Looks like that clarified the issue, thank you.
Your step about inserting the correct string address--I don't actually know how to determine a specific string address since the Atlas script lumps them into groups. I think there are 20 total. How do you pinpoint the address of one specific string? Something we never discussed.
I actually said string index (e.g. 0, 1, 2, ...), not string address (e.g. $8000, $8001, $8002, ...). The game mostly doesn't care what the string's address is, it just takes the string index, divides by 16 (a.k.a. LSR x 4) to get the pointer index, then looks that pointer up in the pointer table, follows the pointer to a group of strings, and then starts counting end tokens inside the group of strings until it finds the right string. For instance, that "Unfortunately, it is empty." string is the 218th (DA-th) string in the game (counting from 0), or the 10th string inside the 13th group of strings (still counting from 0). If you like counting from 1 instead, it's the 219th string or the 11th string inside the 14th group.
Anyway, basically all we're doing with the trace log is following the flow of data in reverse, starting from where it gets used and going all the way backwards until we find out where in the ROM it came from. Much of the time you can just search the trace log for specific addresses (e.g. searching for the text "$801C", then "$0031", etc.), but you will need to know at least enough ASM to recognize when the game is manipulating data you care about in ways that don't show up as addresses, like in the first snippet of code:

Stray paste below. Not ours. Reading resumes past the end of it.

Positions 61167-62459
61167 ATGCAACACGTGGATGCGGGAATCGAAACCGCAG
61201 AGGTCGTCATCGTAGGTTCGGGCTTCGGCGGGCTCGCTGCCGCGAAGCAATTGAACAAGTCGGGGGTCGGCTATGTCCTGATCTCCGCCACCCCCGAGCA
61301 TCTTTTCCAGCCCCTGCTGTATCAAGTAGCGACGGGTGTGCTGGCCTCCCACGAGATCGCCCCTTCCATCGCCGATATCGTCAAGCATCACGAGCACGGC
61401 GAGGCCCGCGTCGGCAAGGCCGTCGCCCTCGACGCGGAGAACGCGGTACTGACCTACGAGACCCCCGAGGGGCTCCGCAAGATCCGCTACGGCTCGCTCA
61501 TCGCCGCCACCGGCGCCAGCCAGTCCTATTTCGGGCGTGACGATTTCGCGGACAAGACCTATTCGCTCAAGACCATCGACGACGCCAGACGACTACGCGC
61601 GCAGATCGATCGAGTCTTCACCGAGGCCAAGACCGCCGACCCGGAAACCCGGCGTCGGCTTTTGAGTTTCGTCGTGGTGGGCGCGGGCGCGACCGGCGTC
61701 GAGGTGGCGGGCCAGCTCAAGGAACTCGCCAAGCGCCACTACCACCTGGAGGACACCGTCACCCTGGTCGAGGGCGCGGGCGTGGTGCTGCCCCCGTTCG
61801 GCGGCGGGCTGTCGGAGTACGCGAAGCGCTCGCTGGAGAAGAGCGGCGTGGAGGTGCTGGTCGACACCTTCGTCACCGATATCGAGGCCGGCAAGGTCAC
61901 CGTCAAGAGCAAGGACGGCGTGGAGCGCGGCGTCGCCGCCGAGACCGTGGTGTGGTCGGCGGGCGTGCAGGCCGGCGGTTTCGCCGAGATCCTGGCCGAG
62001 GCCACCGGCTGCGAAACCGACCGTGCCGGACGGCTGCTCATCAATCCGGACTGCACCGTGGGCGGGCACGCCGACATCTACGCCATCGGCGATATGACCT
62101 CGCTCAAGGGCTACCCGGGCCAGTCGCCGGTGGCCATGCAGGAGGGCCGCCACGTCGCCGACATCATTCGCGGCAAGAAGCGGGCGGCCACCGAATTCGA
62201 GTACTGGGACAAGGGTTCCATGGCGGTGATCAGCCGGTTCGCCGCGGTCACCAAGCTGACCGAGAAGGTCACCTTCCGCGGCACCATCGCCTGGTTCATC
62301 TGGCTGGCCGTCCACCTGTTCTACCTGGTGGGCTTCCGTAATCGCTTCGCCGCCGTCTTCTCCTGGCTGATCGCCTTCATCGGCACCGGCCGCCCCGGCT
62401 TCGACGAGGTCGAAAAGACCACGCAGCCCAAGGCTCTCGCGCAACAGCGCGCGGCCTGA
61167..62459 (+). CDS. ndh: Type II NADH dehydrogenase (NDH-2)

$FCF1:A5 31 LDA $0031 = #$0E A:00 X:9F Y:02 S:EF P:nvUBdIZc
$FCF3:0A ASL A:0E X:9F Y:02 S:EF P:nvUBdIzc
$FCF4:AA TAX A:1C X:9F Y:02 S:EF P:nvUBdIzc
$FCF5:BD 00 80 LDA $8000,X @ $801C = #$2E A:1C X:1C Y:02 S:EF P:nvUBdIzc
For that, you need to know that the game loading $801C depends on the value of X (via LDA $8000,X), that X got its value from A (via TAX), that A had its value multiplied by 2 (via ASL), and then that the value of A came from $0031.